I just hope Mike continues to write often, I would also like him to know he has more voices like his than he realizes in Baker City. I have found no better city to be retired in and I don’t know if there is one. Baker City is a great unknown on the map and every once in a while it is refreshing that someone of Mike’s obvious quality finds us.

Thanks, Mike, and next year when my fruit trees produce (weather permitting, something you’ll learn about Baker City) I will gladly share my harvest with you and your wife. If you see a tall man carrying a stick out walking early in the morning with his lovely wife by his side, stop and say hi.

Bill Ward

Baker City

Letters to the Editor for Oct. 14, 2015

Union-bashing column lacks supporting statistics

I am unsure of what “a research fellow of labor economics in the Center for Data Analysis at Heritage Foundation” is but after reading James Sherk’s inane diatribe “Unions offer little for workers” ( Baker City Herald Oct 12) it appears to be an impressive-sounding, overly long title meaning anti-unionist. Mr. Sherk tends to cherry pick his supposed facts and make giant sweeping observations with brazen abandon to support his agenda.” Union representation has fallen because most workers see little value in it.” Is it possible that union representation has fallen (if in fact true) through nationwide job losses and a concerted effort to employ part time, minimum wage workers in order to avoid any additional benefits or health care coverage?

 “Unions have little ability to raise wages anymore.” Huh! Collective bargaining? Strikes?

Mr. Shreck then acknowledges that a union member may be better paid but “primarily because organizers target higher paying companies.” I would love to see the facts backing up that statement but, alas, he produces none. “The decline in union membership is due to a decline in worker demand for union representation.” Could it be that many migrants, and other underpaid workers (example: Walmart), jobs are put in jeopardy for even talking to a union? How much representation is allowed overseas where our jobs are being shipped? I’m guessing none! Mr. Sherk continues his ramblings with some obscure handpicked stories of union evil doing, even concluding that being a barber has no safety concerns (Really? scissors, razors!) or need of licensing.

  Here are just a few things I know about unions and what they have tried to accomplish for all union and non-union workers:  A living wage, the weekend, 8-hour work day, a lunchtime, paid overtime, group health care (cheaper and somewhat more affordable), pensions, job safety, child labor and anti-discrimination laws...Lastly I want Mr. Sherk to know that sometime around mid morning, when he is done with his union bashing, he can grab a cup of coffee, take a break, and relax for 10 or 15 minutes — thanks to unions.

Mike Meyer

Baker City

We can’t trust Hillary Clinton in an emergency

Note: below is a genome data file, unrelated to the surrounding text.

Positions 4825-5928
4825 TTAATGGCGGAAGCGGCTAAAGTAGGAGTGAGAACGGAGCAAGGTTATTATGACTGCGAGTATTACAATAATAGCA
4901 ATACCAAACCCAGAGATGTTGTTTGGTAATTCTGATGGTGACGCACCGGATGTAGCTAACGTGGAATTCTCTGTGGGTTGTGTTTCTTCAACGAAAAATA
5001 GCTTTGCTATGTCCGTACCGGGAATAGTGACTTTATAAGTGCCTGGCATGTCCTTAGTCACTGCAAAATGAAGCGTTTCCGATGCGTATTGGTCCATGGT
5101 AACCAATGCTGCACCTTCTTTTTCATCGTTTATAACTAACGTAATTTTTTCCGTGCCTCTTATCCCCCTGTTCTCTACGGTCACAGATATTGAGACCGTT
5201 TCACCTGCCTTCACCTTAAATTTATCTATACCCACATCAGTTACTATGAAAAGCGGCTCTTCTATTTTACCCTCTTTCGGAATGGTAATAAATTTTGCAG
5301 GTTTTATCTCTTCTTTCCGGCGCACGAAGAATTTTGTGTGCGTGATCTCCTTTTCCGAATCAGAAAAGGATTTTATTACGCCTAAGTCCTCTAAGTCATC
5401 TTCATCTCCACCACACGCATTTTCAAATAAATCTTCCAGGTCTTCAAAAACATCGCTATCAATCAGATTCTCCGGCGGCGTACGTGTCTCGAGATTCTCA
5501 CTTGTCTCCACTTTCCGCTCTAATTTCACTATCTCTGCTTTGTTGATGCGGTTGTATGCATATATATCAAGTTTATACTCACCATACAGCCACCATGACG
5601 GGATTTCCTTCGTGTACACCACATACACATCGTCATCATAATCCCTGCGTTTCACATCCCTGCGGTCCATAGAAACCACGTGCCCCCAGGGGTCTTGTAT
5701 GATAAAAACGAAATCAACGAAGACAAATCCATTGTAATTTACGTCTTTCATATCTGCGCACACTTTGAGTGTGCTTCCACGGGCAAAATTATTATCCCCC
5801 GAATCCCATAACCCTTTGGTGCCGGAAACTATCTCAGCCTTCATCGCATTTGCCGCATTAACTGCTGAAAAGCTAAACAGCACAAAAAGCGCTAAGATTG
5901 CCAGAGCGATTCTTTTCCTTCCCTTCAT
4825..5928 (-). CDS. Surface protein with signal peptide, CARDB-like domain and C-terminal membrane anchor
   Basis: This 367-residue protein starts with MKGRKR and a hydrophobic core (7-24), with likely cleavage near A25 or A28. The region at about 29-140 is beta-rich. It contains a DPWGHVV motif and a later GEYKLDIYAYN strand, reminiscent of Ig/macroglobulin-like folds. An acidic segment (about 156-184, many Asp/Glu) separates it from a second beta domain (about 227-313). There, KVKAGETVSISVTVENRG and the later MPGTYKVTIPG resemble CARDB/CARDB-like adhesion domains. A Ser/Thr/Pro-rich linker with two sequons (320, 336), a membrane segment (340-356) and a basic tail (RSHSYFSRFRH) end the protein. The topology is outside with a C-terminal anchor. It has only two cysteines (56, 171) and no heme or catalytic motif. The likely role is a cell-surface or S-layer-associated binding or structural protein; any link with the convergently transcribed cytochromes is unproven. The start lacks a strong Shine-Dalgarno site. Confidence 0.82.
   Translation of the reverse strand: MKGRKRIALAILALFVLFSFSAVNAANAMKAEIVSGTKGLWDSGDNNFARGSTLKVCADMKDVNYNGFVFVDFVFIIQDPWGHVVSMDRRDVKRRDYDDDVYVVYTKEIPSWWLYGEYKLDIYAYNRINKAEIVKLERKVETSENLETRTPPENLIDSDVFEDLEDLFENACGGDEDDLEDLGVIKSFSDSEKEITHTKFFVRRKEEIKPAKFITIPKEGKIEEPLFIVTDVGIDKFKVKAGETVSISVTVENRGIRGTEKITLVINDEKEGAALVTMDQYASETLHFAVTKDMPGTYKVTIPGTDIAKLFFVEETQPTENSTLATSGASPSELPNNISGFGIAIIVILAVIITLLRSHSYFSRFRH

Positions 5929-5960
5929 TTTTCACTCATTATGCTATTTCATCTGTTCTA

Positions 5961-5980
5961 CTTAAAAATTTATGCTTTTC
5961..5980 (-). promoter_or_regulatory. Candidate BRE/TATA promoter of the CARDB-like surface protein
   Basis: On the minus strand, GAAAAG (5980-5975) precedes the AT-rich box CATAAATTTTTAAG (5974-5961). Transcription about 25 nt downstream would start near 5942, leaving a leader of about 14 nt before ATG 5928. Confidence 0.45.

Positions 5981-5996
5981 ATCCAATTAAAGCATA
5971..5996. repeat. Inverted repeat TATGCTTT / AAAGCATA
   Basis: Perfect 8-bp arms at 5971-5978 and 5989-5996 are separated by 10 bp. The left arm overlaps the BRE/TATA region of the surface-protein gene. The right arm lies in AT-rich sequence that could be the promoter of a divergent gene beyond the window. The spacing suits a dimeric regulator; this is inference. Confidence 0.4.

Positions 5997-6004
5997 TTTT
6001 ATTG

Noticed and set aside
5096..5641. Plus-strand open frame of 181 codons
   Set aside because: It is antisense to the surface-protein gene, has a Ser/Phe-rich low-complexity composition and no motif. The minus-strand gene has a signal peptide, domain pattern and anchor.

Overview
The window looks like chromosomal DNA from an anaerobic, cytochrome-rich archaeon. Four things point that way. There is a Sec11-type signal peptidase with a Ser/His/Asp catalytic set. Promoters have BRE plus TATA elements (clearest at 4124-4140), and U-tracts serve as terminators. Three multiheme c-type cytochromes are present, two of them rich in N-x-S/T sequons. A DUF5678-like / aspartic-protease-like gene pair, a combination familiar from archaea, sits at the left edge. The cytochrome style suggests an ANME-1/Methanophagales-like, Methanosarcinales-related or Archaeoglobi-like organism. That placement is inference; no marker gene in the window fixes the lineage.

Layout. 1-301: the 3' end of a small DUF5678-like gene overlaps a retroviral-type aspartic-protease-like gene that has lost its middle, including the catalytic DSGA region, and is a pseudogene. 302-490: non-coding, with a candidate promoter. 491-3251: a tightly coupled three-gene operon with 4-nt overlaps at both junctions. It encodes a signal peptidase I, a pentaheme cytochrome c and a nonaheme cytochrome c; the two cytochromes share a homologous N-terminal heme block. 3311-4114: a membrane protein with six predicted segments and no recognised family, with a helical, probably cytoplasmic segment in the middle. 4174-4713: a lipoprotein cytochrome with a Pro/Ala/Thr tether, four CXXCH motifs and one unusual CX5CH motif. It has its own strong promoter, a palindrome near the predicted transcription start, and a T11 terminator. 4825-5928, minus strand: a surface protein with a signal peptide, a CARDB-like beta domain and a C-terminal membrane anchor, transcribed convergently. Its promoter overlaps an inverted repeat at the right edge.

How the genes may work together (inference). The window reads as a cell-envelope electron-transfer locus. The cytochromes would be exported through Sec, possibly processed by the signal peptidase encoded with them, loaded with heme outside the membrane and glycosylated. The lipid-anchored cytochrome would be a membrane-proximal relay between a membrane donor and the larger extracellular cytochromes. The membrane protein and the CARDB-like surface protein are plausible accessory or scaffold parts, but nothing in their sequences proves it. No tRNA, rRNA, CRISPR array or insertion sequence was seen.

In her 2008 presidential campaign, then-Senator Hillary Clinton stated that she should become president as she alone had the competency to handle 3 a.m. emergency phone calls. Well, Secretary of State Clinton got such a phone call at 8 p.m. on Sept. 11, 2012: The U. S. Consulate in Benghazi, Libya, was under attack.

It is still unclear why we had a consulate in Benghazi in the first place. The area is a hotbed of Islamic jihadists and is one of the most dangerous places in the world for Westerners, especially Americans. In the months leading up to the 11th anniversary of 9/11, there were several attacks upon western installations in Benghazi, severe enough that the British withdrew their people. Faced with a deteriorating situation, Ambassador Stephens repeatedly requested security upgrades for his consulate. These were denied.

The U. S. government regarded Benghazi as an acutely dangerous post, yet the consulate’s security apparatus did not meet the minimum standards for such installations. By law, the only person who may wave security protocols is the Secretary of State, which then was Hillary Clinton.

On Sept. 11, wave after wave of Islamists armed with firebombs, rocket propelled grenades and mortars attacked our consulate. Outgunned and overwhelmed, four Americans were murdered, including Ambassador Stephens.

But afterwards, on Sunday talk shows, U. N. Ambassador Susan Rice claimed the Benghazi attacks were a spontaneous reaction to an obscure YouTube video produced by an Egyptian Coptic Christian. That video had indeed been a minor issue in another demonstration a few hours earlier in Egypt, but in Libya, the video was a non-event. Yet the Obama Administration clung to this line for several months, as President Obama had said that al-Qaida had been decimated while the well-organized Benghazi attack said otherwise.

Facing Congressional investigations into Benghazi, Mrs. Clinton famously asked, “What difference does it make?” The Benghazi attack reveals her incompetence in discharging her duties as Secretary of State, and was followed by a massive cover-up. It also showed why we do not want her in the Oval Office receiving those 3 a.m. emergency phone calls.

Pete Sundin

Baker City